All major PCs/Macs have an automatic shutdown feature if temperatures reach past 70C-100C. This will vary based on the manufacturer and it doesn’t necessarily protect your computer from damage. A computer overheating will usually give off enough heat to change the room temp too.
A hot computer is a handicapped computer. There’s a number of reasons why a computer may overheat, but if it has only recently started happening, it’s usually user-error. That means you have the ability to fix it before real damage happens.
Keep your cool by learning why your computer is overheating and how to fix it.
6 Signs of a Computer Overheating
If you don’t physically feel the heat pouring out of your computer, then you’ll need to do some investigating. Avid computer techies who test the limits of their computer will look for these signs when overclocking. Are you experiencing any of these signs under normal usage?
1. Sluggish Performance
There are a number of things that cause a computer to slow down, but heat is commonly overlooked. This is especially true with laptops. Because there is very little room for air to pass through, dust is a common culprit.
As components get hotter, they become less effective and drop in performance.
2. Random Shutdowns
If this happens, your computer has essentially “hard crashed”. As we mentioned at the beginning, CPUs are made to automatically shut down when a temperature threshold is reached. This is the CPU’s last resort to prevent the chip from melting.
3. The Fan(s) is Too Loud
This is another early sign of a computer overheating that is noticeable in laptops. If there isn’t proper airflow, the fans will run at full speed in an attempt to push heat out. The loud whirling usually becomes the thing that forces many users to visit a repair shop to fix or purchase a new computer.
4. Glitches and Errors
When the CPU gets too hot, it will encounter a higher rate of errors. That means you’ll see more funky program glitches and processing errors. The cursor may disappear, your sound may hiccup, or clicks will fail to register.
5. Texture Artifacts
As a gamer, a hot computer will start displaying weird technical glitches that only show up in 3D environments. This can also happen when only one region of the computer is overheating (i.e. the GPU is hot, but the case temp isn’t). These artifacts appear as missing textures, blocks of colors, twisted and missing polygons and etc.
6. Your Room Has a New Heater
The difference between a computer running at around 55C and 80C is like moving to Florida from Tennessee. It’s still warm, but when it gets hotter, you feel it. Gamers can also attest to the ambient room temperature impact that a computer can bring.
A computer can actually make your light bill increase based on heat alone.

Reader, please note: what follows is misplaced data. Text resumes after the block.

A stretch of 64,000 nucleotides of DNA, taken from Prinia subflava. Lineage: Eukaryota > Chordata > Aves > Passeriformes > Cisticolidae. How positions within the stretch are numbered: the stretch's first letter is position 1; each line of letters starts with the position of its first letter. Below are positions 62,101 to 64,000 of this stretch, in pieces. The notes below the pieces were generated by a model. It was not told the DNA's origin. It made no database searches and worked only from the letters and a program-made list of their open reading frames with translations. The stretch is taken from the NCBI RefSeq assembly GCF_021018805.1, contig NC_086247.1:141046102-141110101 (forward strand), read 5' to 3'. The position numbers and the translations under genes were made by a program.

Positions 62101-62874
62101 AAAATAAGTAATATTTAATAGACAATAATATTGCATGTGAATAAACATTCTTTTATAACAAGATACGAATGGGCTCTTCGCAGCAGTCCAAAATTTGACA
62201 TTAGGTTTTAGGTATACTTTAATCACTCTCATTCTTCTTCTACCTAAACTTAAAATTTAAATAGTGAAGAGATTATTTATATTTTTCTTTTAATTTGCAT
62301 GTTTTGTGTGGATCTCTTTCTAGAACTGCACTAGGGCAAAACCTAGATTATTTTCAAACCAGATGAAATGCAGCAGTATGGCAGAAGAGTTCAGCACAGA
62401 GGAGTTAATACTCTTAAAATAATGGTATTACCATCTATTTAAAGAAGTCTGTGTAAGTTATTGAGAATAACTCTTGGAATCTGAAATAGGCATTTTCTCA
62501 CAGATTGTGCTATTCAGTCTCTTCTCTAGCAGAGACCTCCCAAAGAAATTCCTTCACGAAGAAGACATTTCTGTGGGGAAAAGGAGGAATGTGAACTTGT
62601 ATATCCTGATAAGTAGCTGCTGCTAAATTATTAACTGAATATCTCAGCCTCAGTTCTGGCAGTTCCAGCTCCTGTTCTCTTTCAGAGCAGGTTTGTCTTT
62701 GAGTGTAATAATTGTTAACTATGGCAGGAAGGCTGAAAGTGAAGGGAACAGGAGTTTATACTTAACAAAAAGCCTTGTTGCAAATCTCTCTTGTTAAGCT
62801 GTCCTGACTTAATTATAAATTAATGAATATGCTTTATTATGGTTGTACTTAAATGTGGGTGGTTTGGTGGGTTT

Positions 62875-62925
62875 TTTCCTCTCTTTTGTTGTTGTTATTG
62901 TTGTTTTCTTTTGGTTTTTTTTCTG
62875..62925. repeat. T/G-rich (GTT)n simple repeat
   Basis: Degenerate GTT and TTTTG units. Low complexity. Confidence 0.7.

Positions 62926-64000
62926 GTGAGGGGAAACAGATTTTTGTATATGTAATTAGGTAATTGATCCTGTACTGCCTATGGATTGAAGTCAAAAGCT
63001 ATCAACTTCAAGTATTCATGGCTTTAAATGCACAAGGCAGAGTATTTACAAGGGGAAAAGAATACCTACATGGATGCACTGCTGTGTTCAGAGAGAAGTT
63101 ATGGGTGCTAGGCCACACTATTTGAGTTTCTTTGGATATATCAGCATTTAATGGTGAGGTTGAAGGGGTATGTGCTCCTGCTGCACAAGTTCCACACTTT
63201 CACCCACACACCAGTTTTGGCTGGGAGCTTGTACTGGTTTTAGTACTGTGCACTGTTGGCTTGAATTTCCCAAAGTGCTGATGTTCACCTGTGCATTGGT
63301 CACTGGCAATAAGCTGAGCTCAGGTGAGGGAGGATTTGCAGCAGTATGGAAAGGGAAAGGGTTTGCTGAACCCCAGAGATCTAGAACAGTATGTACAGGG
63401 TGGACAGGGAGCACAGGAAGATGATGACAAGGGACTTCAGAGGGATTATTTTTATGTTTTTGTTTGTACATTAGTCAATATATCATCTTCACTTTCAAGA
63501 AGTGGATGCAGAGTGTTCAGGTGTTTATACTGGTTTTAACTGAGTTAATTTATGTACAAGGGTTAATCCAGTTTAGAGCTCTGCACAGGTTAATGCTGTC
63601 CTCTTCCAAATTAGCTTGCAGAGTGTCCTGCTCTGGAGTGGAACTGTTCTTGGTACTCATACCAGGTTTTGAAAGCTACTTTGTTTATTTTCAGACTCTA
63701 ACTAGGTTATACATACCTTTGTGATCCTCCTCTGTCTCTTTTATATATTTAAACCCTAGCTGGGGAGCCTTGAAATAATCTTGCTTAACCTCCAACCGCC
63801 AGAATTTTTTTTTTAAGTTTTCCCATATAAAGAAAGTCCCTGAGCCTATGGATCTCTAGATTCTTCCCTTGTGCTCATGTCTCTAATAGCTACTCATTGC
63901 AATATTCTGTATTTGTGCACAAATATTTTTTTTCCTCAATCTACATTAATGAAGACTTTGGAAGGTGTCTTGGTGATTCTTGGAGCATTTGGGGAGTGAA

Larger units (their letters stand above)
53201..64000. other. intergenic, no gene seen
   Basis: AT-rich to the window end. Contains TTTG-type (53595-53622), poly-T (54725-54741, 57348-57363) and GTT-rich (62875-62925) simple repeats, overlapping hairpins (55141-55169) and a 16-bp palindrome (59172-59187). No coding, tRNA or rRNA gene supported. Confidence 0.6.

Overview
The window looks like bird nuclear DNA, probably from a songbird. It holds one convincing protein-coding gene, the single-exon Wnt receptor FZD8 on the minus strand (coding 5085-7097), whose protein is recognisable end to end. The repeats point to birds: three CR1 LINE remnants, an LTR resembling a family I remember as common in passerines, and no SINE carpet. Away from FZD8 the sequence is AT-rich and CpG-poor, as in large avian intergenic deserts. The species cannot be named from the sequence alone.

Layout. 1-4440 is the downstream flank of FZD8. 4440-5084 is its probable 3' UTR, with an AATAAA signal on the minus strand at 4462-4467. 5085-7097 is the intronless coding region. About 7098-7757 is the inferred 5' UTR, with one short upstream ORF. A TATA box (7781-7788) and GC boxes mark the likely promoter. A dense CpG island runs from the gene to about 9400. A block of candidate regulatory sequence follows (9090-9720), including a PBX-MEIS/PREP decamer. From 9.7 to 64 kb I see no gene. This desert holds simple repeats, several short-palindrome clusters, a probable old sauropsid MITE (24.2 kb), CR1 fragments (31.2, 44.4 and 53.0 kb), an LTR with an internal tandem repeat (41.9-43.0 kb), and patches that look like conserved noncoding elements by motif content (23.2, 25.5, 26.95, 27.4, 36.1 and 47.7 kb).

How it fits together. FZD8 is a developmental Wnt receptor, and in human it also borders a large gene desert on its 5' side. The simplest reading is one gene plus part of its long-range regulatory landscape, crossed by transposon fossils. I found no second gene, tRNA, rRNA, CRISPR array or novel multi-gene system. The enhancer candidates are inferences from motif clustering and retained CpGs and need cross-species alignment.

Prevent and Correct Overheating
If you don’t want to haul your computer to the repair shop yet, you can do some things to reduce or eliminating heating. This will depend on the type and severity of the problem, but you can try the following:
Elevate, Clear Vents
Do you use a laptop? Are you setting it on the floor, bed, or directly on your lap? Always check to see where your vents are located and if you are accidentally covering them.
Some laptops have very quiet fans, so you might not even have the early warning sign of this problem. Try to sit the laptop on a flat surface to provide an easy exit for hot air. For desktop computers, don’t surround the backs with 3-4 walled surfaces.
Open and Clean It
Regular maintenance of your computer’s case, fans, and vents are essential. No one is immune to the collection of dust inside your computer’s surfaces. Well, maybe quarantined medical or science labs.
If you can’t or don’t know how to take apart your computer, you’ll have to skip to the next section. There’s a way to measure your computer’s temperature that you can then use to find a professional to clean and fix the problem. Otherwise, invest in a nice microfiber cloth, some canned air, and an anti-static wristband.
Checking the Temperature Inside
Your computer may feel hot if you stick your hand over the fan. Is it hot enough to qualify as overheating? That’s something you really can’t tell unless you get readings from inside the components themselves.
You can do that one of two ways. Modern computers have internal thermometers for the CPU and usually two other spots on the motherboard and any fans with sensors. To find these readings, you’ll need to access the computer’s BIOS.
PC users can access the BIOS by holding down the delete key as the computer is turning on. Then, you’ll navigate the menus until you see a section for hardware sensors or monitoring. If you can’t find it or access the BIOS, you can download a great program called SpeedFan.
It’s free, it’s legit, and a powerful tool for monitoring temperature, adjusting fan speeds, and more.
Dangers of an Overheated Computer
Ultimately, if you suspect that your computer is overheating, you shouldn’t procrastinate or ignore it. Even if this problem doesn’t immediately translate into on-screen symptoms, it will eventually. A slow rise in hot temps will do more harm than a sudden spike to a computer.
Your computer might be sitting just outside the processor’s auto-shutoff point. That means everything is cooking and degrading over time. Heat is the biggest killer for electronics longevity.
Call the Professionals
Save your computer before components start to fail. Gamers, if you own a computer that has been overclocked, you should get a second opinion on its settings. Techville is a great place to go if you want experienced advice and high-quality repairs.
For those looking for an alternative to the outrageous expensive Apple repairs, take any Apple device in for repair. We promise unbeatable prices for an unbeatable service. Ask us about our PC and Mac Repairs today and how we can help with your computer overheating.